So Michael and I arrived home from CrimeCon late Sunday night and immediately went to bed. Yesterday I basically spent all day recovering from the weekend; it was a thrilling but EXHAUSTING weekend. Today I had some appointments and so had to drive to those (an hour to and from) and also trying (successfully) to catch up on Charley Project social media and (unsuccessfully) trying to catch up on the emails. Tomorrow I plan to sit down and slam updates in.
So! CrimeCon. I’m so glad my wonderful husband joined me on this trip; in addition to being my emotional support human in the airport, he proved indispensable at the event itself. He came up with the ideas for most of the booth materials. We had:
- A banner
- A cardboard trifold display board from Dollar Tree with:
- Materials about the Charley Project
- An “about Meaghan” page
- Some sample cases from the Austin area
- A sign saying we were both vaccinated but would mask up on request
- Free Charley Project merch:
- Stickers saying “The Charley Project” in the same font/colors as on the logo on the site itself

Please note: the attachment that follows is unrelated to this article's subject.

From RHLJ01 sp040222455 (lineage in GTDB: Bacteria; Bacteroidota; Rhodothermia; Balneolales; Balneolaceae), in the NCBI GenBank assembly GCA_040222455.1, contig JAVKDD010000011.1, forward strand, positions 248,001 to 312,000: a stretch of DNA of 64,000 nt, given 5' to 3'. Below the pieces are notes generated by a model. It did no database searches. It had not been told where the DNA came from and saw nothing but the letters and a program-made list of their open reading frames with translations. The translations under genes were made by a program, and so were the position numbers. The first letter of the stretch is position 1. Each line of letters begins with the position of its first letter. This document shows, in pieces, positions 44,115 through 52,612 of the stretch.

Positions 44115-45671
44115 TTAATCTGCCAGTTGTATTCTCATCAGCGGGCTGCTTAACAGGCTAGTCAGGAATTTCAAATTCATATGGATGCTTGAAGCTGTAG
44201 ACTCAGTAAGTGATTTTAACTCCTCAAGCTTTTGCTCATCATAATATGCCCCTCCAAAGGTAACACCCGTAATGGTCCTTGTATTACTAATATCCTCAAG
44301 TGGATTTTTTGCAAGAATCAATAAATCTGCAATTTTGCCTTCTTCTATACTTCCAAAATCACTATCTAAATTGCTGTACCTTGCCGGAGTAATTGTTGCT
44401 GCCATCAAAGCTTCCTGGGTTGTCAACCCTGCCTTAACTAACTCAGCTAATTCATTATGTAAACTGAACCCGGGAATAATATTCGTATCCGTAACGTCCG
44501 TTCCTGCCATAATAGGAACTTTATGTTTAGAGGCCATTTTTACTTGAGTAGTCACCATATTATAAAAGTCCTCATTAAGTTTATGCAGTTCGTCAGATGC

- Rubber wristbands in various colors saying “Charley Project” with the site URL
- Business cards which you’ve seen on this blog before
- Three binders to leaf through, with printouts in clear plastic sleeves:
- “Our Story” with info about the Charley Project and its “employees” (aka me, our cats and the dog)
- “Charley Project Cold Case Sample Book”; I tried to select a cross-section of the database
- “Resolved Case Sample Book”; again, I tried to select a variety of resolved cases
Mom had been under the impression that we were going on a vacation or something, and was texting me being all like “So are you going to visit the Alamo?” And I was like “lol no.” In fact I don’t think either Michael or I ever left the hotel the entire time we were there. (Fortunately it was a super snazzy hotel.) We were far too busy.